This characteristically pungent comment is from H.L. Mencken’s 1956 collection, Minority Report: H.L. Mencken\’s Notebooks (Johns Hopkins University Press edition, 1997, p. 264):
The chief difference between free capitalism and State socialism seems to be this: that under the former a man pursues his own advantage openly, frankly and honestly, whereas under the latter he does so hypocritically and under false pretenses.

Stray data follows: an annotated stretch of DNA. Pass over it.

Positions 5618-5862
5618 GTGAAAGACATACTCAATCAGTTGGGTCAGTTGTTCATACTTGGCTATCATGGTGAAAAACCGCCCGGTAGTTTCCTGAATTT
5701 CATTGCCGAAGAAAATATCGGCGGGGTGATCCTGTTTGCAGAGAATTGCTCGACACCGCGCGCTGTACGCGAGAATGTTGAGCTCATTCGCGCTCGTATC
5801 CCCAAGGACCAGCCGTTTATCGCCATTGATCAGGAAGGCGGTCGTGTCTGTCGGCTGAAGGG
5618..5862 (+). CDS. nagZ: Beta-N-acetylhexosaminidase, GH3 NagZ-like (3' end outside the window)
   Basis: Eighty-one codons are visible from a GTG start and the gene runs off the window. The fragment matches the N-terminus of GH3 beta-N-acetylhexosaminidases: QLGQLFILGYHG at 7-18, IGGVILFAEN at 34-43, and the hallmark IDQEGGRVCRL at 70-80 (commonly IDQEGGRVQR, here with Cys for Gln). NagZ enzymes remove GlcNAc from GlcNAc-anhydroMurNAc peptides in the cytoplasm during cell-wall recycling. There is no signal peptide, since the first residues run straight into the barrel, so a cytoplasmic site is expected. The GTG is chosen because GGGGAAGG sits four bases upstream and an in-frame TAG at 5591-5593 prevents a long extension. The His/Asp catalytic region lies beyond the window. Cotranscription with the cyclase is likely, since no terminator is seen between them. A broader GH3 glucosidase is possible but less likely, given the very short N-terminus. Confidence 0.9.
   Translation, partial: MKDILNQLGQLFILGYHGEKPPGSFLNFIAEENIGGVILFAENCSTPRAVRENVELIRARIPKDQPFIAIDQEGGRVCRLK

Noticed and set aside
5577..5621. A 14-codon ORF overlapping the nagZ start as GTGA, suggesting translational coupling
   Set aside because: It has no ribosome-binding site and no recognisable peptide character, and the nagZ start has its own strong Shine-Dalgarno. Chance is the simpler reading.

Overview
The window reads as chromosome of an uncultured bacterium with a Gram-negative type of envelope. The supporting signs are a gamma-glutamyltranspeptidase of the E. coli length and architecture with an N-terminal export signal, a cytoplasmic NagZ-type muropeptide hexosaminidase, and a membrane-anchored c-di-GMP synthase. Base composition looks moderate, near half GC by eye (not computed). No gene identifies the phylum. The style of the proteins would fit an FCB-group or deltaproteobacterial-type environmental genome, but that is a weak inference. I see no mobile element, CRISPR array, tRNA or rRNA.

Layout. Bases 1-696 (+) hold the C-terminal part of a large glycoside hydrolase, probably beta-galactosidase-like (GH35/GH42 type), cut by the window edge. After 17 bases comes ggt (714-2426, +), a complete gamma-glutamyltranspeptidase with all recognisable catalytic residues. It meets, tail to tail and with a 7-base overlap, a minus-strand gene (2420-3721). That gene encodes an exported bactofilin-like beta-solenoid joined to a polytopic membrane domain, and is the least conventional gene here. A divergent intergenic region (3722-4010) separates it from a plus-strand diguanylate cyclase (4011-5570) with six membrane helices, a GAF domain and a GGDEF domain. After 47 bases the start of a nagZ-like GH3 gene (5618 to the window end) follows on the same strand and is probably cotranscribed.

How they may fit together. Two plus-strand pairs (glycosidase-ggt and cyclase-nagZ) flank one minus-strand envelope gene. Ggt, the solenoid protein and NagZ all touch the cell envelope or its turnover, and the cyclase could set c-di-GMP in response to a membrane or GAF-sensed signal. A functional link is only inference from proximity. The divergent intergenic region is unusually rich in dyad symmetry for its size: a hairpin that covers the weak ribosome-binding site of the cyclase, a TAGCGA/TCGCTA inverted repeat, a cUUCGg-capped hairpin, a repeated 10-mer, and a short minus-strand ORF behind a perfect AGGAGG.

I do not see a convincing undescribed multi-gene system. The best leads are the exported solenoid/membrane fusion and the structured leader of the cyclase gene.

It can be useful to toss this distinction into discussions of socialism and capitalism. Is the argument for old-style, full-blooded state-based socialism a claim that a change in the economic and political system will lead to preferable outcomes, even though the nature of people remains essentially the same? Or is it an argument that by altering the economic and political system, human beings will also act in fundamentally different ways? Or that socialism will attract a different kind of people to leadership roles, who will on average act in different ways than democratically elected leaders?